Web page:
The Legal Implications of Fake Debt Letters
It is always best to stay on the right side of the law, regardless of what anyone has told you about ‘grey areas’ and loopholes, however, anyone who has committed a felony is always allowed to retain a legal representative to stand for them. Anything that falls on the wrong side of the law is bad business practice and will result in the failure of your business in the long run. To avoid these scenarios, you might need to hire or consult a business solicitor, who can protect you and your business from any legal complications. With the evolution of the internet, finding a lawyer nearby seems like a possibility. Just as an example, if you are living in Manchester, you can search “manchester business solicitors” which may provide you with information about the solicitors practising in that city. Lawyers can provide much-needed assistance to those companies that are facing legal hurdles due to internal or external factors. Case in point of the recent dealings with some pretty big names.Case in point of the recent dealings with some pretty big names.
Wonga, one of the biggest UK payday loan companies, was recently found sending fake legal letters to customers to chase up debts. We, therefore, thought we’d tell our readers about the legal implications in-house solicitors face if caught sending fake debt letters.
Wonga wasn’t the only company found sending the fake legal letters, as Lloyds Banks was also found guilty of the crime – that’s right, we said crime because that’s what it is.
Any solicitor worth their practising certificate should know that Section 21 of the Solicitors Act 1974 makes it an offence for an unqualified person to act as a solicitor – so any firm pretending to be a soliciting firm is committing a legal offence. However, if a solicitor is found guilty of misconduct, the consequences could be a lot more drastic.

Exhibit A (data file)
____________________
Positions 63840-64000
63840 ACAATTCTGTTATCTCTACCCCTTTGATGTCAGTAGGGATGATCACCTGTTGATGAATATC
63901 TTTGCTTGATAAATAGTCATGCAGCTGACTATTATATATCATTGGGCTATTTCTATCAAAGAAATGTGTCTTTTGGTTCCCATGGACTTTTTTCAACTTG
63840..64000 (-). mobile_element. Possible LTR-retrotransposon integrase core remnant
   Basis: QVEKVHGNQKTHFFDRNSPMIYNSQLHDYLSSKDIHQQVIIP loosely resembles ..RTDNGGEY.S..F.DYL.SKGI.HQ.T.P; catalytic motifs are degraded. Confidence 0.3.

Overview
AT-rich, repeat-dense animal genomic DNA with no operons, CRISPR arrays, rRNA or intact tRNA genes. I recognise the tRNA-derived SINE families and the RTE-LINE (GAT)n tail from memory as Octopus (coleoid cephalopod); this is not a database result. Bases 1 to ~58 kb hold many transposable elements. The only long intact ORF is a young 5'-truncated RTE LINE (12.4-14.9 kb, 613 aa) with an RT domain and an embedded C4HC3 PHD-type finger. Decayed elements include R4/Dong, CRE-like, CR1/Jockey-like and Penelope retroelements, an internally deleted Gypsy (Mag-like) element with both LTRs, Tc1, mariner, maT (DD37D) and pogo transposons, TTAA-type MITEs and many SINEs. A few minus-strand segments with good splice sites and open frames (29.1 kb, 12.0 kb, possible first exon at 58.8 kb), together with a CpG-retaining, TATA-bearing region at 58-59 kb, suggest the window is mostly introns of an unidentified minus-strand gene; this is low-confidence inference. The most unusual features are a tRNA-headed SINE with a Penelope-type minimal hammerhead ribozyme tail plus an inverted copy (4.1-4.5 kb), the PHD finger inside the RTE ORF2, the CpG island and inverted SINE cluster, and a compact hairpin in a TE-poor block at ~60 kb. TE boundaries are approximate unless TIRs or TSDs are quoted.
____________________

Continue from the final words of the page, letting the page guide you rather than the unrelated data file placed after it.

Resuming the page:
Many of the pseudo-firms that were employed by banks were reportedly trade names of their in-house legal teams – meaning qualified solicitors were involved. However, the correspondence their customers received gave the impression that the letter was written by an independent firm. If the letters were written by qualified in-house solicitors, they would face serious repercussions from the SRA, as investigations would be launched, and could result in a lawyer may be removed from the practising role.
Anyone suffering from debt should contact StepChange for help and support, or they can opt for a debt management plan for a more affordable monthly repayment plan. Anyone who believes they have received a fake debt letter can report it to the Financial Conduct Authority.
If you are ever unsure about whether something is breaking a law or if you feel like you are in a grey area, contact your in-house lawyer. Or speak to the local council or another law firm to get advice on best practice, keep a hold of all correspondence for proof of attempt to rectify if the issue were to gain traction into a full-scale investigation
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